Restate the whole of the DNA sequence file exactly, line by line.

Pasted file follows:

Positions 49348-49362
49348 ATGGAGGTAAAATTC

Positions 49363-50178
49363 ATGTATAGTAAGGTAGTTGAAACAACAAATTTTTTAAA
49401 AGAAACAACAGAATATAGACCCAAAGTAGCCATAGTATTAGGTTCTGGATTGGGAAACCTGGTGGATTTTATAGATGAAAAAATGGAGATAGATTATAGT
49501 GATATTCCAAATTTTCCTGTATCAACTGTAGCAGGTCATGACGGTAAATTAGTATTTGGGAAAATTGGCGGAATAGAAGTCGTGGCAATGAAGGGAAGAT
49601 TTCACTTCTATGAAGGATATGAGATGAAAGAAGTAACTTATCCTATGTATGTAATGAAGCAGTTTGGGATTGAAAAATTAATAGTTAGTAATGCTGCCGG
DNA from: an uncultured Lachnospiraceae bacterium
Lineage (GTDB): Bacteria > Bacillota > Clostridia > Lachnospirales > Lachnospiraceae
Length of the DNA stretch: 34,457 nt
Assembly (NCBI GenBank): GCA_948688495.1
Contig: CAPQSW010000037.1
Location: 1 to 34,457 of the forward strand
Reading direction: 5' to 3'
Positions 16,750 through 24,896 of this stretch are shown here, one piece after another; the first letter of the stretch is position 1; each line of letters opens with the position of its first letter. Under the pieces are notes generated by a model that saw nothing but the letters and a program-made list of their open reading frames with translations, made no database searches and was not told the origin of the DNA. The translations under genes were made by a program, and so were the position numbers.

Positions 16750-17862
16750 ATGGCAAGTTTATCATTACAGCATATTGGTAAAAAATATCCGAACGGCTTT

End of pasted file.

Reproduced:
Positions 49348-49362
49348 ATGGAGGTAAAATTC

Positions 49363-50178
49363 ATGTATAGTAAGGTAGTTGAAACAACAAATTTTTTAAA
49401 AGAAACAACAGAATATAGACCCAAAGTAGCCATAGTATTAGGTTCTGGATTGGGAAACCTGGTGGATTTTATAGATGAAAAAATGGAGATAGATTATAGT
49501 GATATTCCAAATTTTCCTGTATCAACTGTAGCAGGTCATGACGGTAAATTAGTATTTGGGAAAATTGGCGGAATAGAAGTCGTGGCAATGAAGGGAAGAT
49601 TTCACTTCTATGAAGGATATGAGATGAAAGAAGTAACTTATCCTATGTATGTAATGAAGCAGTTTGGGATTGAAAAATTAATAGTTAGTAATGCTGCCGG
DNA from: an uncultured Lachnospiraceae bacterium
Lineage (GTDB): Bacteria > Bacillota > Clostridia > Lachnospirales > Lachnospiraceae
Length of the DNA stretch: 34,457 nt
Assembly (NCBI GenBank): GCA_948688495.1
Contig: CAPQSW010000037.1
Location: 1 to 34,457 of the forward strand
Reading direction: 5' to 3'
Positions 16,750 through 24,896 of this stretch are shown here, one piece after another; the first letter of the stretch is position 1; each line of letters opens with the position of its first letter. Under the pieces are notes generated by a model that saw nothing but the letters and a program-made list of their open reading frames with translations, made no database searches and was not told the origin of the DNA. The translations under genes were made by a program, and so were the position numbers.

Positions 16750-17862
16750 ATGGCAAGTTTATCATTACAGCATATTGGTAAAAAATATCCGAACGGCTTT